As many gamers know, the PlayStation was originally planned as a CD add-on for the SNES that’d be manufactured by Sony. Nintendo reneged on the deal, and when the fledgling Sony Computer Entertainment was spurned, SCE decided to redesign the system and release it with Sega. The US branch was very interested in working with Sony, however, as you’ve likely deduced by now, Sega of Japan disagreed and the deal fell through.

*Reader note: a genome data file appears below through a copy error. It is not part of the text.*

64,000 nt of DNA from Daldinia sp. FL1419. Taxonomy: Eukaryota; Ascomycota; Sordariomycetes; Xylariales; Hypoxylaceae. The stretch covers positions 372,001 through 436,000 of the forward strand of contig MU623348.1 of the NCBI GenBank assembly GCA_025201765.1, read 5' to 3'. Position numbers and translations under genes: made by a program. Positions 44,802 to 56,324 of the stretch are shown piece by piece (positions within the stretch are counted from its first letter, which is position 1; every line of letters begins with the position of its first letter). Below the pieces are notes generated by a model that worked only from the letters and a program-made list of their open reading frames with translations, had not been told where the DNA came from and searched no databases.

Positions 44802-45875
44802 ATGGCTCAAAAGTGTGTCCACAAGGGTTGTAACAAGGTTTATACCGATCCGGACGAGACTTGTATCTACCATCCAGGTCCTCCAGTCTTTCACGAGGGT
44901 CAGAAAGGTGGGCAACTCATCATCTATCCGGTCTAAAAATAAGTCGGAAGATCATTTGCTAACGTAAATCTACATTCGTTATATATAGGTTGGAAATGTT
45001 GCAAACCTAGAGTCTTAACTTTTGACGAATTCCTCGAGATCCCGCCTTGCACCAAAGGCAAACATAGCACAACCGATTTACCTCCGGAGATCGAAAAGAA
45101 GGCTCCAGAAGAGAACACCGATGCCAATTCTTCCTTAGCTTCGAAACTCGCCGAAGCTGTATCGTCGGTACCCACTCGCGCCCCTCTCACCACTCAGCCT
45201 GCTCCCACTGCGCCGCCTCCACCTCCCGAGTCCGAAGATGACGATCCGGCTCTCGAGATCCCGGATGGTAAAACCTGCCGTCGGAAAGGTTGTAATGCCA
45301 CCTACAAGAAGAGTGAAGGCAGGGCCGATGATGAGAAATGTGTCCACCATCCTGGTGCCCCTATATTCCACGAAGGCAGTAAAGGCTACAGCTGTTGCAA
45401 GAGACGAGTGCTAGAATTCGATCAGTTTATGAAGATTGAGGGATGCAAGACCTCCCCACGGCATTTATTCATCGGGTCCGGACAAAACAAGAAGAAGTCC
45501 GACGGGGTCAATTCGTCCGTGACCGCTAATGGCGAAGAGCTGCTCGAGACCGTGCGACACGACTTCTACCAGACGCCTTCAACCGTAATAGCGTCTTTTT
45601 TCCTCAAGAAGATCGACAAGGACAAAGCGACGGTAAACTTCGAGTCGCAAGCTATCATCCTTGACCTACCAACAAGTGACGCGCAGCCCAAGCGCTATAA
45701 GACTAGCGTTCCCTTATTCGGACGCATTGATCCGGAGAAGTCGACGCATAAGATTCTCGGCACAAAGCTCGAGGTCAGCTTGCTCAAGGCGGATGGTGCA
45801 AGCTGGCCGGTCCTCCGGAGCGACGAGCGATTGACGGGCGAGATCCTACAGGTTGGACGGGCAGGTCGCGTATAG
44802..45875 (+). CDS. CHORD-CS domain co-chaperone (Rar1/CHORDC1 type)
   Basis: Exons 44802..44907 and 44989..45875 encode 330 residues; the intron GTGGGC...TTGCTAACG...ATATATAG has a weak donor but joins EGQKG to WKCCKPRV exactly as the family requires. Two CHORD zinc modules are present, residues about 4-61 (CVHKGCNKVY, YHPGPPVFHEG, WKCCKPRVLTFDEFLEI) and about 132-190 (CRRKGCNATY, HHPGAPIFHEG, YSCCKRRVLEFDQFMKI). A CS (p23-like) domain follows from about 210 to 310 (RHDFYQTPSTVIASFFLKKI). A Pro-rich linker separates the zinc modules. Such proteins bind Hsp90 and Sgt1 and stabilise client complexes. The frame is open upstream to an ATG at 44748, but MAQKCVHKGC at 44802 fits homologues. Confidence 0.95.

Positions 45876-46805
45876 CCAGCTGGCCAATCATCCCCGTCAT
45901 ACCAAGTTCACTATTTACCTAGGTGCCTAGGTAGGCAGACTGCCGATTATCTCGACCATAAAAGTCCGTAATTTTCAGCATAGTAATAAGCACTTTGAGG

Ultimately, this created a rival that would one day bury Sega’s console business, and this wasn’t the only time Sega created its own worst enemy. In the mid-’90s, tech company Silicon Graphics offered up its new SGI chip as the potential powerhouse to run the system that would become the Saturn. Sega’s US executives wanted to make a deal, but (you guessed it) Sega of Japan didn’t approve and the deal was nixed. SGI went on to power the N64, the Nintendo console that took runner-up that hardware generation as the Saturn languished in third. It’s hard not to ask, “What could’ve been?”